Even more surprisingly, Walker’s three-point jumper has been extraordinary now that he’s secure within his role. He’s shooting 55.6 percent on triples in the right corner this season and made 41.7 percent of his three-pointers from above the break so far.
L O N N I 3 pic.twitter.com/EDSN1L020L
— San Antonio Spurs (@spurs) March 4, 2020
Whether he’s dribbling into his shot or catching and shooting, Walker’s high point of release and quick trigger put him in a position to seamlessly shoot over defenders when he has space.
Most of his attempts come from drives to the paint—A place where he can let his creativity flow and manipulate defenders to position himself for shots or draw fouls. Walker connects on an impressive 51.6 percent of his shots from inside eight feet from the basket.
Within his role, Walker is showing flashes of the player we hope he’ll be in a starring role moving forward.
Next: Finding his way on defense
Defense isn’t easy, but he’s getting the hang of it
For as naturally as the offensive adjustment has come for the second-year player out of Miami, the defense has been more of a rollercoaster ride. With that being the case, the Spurs’ defensive rating improves by 3.4 when he’s on the floor.
His long arms, spacial awareness and lateral quickness help him keep up with defenders on the drive. He closes out with intensity, making sure to keep his matchup uncomfortable at every step.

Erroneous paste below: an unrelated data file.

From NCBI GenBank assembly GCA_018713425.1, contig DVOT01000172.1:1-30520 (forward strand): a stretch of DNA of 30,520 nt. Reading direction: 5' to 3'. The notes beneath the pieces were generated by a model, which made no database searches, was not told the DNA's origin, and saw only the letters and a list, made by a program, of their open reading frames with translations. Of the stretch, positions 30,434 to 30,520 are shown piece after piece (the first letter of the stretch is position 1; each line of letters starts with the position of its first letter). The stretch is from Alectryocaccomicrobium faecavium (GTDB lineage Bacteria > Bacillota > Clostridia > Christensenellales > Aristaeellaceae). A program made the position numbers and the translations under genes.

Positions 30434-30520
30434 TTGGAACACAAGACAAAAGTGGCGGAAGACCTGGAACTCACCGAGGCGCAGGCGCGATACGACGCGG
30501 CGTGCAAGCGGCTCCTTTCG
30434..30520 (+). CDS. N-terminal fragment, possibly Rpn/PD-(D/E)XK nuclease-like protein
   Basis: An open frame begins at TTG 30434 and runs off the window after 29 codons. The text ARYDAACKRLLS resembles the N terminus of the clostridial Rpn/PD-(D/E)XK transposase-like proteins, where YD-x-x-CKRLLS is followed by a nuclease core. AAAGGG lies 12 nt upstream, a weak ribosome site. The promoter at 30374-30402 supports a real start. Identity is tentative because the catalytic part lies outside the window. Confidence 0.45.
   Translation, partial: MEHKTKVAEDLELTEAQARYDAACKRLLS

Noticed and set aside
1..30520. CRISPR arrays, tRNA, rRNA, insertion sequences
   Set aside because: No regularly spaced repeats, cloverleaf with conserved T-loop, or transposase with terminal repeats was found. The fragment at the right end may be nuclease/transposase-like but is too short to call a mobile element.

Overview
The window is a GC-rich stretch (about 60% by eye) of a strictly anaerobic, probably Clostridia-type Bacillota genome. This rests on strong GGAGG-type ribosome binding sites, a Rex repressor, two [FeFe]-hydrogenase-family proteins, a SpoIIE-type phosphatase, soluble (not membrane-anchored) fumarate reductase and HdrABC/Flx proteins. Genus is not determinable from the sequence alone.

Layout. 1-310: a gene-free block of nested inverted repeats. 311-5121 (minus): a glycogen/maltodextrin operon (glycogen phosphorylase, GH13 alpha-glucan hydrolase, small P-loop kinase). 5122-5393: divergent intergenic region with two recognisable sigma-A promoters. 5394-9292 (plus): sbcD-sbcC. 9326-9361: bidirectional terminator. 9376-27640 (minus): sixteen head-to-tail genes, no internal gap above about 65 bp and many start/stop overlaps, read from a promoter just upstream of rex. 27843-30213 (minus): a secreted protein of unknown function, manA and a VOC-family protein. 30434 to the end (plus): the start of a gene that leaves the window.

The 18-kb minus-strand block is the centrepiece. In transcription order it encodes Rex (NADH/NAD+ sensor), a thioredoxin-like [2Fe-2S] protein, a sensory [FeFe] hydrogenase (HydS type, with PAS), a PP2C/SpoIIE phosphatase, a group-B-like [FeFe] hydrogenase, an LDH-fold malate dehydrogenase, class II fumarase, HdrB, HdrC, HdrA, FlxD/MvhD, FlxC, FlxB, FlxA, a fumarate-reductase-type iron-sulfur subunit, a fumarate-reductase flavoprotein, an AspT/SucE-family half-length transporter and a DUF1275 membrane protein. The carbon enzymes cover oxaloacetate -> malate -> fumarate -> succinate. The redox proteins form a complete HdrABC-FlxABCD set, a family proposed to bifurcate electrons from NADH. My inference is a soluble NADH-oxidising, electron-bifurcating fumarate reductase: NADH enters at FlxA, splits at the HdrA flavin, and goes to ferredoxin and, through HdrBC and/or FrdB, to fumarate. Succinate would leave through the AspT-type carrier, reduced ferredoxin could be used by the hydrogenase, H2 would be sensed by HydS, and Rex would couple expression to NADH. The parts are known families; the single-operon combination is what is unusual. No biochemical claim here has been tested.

Those closeouts help him hold three-point shooters below league-average at 35.2 percent on the year. Furthermore, players shoot just 36.5 percent beyond 15 feet from the basket when matched up against the sophomore. Jump shooters need to be extra careful when they see Lonnie running back on defense because he’s sure to make their lives uncomfortable.
Slowly, Walker is getting better at playing defense in a team setting. We’ll oftentimes see him get chewed out by Coach Pop on the sidelines for missing a switch or giving up on a play, to which he responds by giving his all on the next drive. This is part of the learning process and for as long as he’ll accept the criticism, he’ll continue gaining respect from the legendary mentor.
— San Antonio Spurs (@spurs) March 3, 2020
One thing that can’t be taught is motor and Walker has one of the best that the team has seen in quite some time. He hustles for loose balls at every opportunity and plays an unselfish brand of basketball for his team. These are essential qualities to be a Spur, and those who have them innately are more likely to become leaders for the silver and black.